Ohio Native Is New Doctor at UW Health's Eau Claire, Augusta Clinics
Madison, Wisconsin - Dr. Jaime Marks grew up in the foothills of the Appalachian Mountains and attended college in Ohio, but she is fitting in quite comfortably as the newest physician at the UW Health Eau Claire and Augusta Family Medicine Clinics.
"I think this is an amazing opportunity," she said. "Eau Claire and Augusta both have great physicians, facilities and resources. UW Health has a great reputation, and I am delighted to be a part of that."
Marks, who was born in Lisbon, Ohio, was the valedictorian of her high school graduating class and volunteered with the American Red Cross and at local nursing homes.
Later, at Youngstown State University, she majored in biology, minored in chemistry and psychology, and was active in a number of activities outside the classroom.
"I took up ballroom and swing dancing, and served as president of the dance club," she said. "I started a program called Dance for Joy, where we would do exhibition dances in nursing homes."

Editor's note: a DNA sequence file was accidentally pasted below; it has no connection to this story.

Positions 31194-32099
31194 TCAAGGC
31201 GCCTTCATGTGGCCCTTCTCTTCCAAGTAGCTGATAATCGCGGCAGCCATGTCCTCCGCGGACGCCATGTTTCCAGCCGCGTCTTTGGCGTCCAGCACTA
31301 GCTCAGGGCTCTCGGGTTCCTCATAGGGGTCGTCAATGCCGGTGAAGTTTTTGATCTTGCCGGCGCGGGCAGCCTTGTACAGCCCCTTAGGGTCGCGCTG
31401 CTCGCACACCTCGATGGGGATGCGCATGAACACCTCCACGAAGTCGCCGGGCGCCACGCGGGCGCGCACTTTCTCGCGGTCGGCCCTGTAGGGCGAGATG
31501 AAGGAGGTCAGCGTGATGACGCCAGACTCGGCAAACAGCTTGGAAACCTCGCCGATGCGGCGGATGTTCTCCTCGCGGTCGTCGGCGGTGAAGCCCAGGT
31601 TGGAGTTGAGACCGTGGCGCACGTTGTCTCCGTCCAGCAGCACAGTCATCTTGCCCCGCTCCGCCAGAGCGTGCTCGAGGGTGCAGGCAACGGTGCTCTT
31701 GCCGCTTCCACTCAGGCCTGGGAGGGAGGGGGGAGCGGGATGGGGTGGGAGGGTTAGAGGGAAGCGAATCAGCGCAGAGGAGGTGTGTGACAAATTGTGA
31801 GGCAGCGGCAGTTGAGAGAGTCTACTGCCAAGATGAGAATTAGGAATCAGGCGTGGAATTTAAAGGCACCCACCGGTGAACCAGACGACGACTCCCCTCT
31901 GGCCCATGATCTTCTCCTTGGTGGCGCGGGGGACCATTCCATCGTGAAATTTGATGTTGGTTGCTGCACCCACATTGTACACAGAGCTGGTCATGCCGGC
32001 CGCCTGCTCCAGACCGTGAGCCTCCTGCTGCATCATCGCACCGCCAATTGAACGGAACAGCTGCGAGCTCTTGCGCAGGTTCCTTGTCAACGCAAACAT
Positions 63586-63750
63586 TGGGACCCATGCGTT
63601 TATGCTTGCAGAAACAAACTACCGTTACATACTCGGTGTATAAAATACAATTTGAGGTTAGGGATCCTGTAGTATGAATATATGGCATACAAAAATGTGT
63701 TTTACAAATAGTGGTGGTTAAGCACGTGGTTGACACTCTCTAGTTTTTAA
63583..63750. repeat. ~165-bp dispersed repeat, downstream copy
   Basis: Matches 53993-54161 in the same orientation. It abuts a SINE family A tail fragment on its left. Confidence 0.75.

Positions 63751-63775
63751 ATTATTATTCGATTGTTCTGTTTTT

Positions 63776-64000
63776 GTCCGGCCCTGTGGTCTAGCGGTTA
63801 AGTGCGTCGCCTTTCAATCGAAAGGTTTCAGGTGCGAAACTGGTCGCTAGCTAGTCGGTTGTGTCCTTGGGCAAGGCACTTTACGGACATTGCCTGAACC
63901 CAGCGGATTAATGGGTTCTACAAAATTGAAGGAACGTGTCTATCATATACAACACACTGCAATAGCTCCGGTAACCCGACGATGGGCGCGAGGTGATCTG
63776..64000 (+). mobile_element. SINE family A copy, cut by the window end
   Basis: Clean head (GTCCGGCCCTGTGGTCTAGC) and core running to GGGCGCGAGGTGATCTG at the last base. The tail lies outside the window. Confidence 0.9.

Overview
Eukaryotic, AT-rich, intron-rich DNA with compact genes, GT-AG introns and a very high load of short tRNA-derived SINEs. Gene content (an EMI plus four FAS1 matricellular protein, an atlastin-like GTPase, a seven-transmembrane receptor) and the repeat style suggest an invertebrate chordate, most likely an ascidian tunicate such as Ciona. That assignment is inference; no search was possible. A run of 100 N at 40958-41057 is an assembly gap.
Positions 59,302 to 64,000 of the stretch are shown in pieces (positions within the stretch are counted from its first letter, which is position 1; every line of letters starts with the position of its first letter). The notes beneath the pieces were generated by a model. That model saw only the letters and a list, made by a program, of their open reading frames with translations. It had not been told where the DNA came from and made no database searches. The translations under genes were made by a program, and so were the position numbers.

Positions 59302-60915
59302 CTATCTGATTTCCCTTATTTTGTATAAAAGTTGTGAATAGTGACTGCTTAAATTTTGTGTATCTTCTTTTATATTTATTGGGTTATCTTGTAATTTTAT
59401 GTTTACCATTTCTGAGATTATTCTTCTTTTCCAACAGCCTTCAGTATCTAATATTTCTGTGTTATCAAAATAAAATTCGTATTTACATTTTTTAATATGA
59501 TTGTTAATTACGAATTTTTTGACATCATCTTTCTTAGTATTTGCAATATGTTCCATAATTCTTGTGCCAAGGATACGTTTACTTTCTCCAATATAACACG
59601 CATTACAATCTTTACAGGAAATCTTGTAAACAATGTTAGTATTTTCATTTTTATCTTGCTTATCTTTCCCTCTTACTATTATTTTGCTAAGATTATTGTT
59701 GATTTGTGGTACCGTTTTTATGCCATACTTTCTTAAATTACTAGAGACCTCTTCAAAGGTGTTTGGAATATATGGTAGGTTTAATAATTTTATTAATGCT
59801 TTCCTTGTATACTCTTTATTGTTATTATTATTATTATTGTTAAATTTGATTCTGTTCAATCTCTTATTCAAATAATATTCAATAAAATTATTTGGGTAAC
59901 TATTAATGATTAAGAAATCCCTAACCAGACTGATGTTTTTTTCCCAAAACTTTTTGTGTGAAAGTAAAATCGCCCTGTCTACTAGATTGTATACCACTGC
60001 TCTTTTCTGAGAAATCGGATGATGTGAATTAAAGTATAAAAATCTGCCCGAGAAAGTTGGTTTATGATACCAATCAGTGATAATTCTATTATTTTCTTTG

After graduating in 2004, Marks was accepted into the Boonshoft School of Medicine at Wright State University in Dayton, Ohio, where she taught biology and anatomy labs to high school students, volunteered at free clinics and served as the medical school’s representative on the student senate.
Marks said working in a rural community has always appealed to her, and that’s why she is very happy to be at the UW Health Eau Claire and Augusta clinics.
"Augusta was especially unique because they lacked a permanent female physician," she said. "I have a lot of respect for the two physicians in Augusta already. However, women may feel more comfortable discussing issues with female physicians."
Marks said her specialties include pediatrics, mental health, obstetrics and women’s health. She is looking forward to delivering her first Wisconsin baby.
"I became a physician to heal," she said. "Spending time with patients, listening to their problems, and trying to understand who they are can be healing in itself. Many times a diagnosis can be made by just listening to and examining a patient. Expensive tests and medicines aren’t always the answer. Working with patients to develop a treatment plan is more effective."
Date Published: 11/15/2012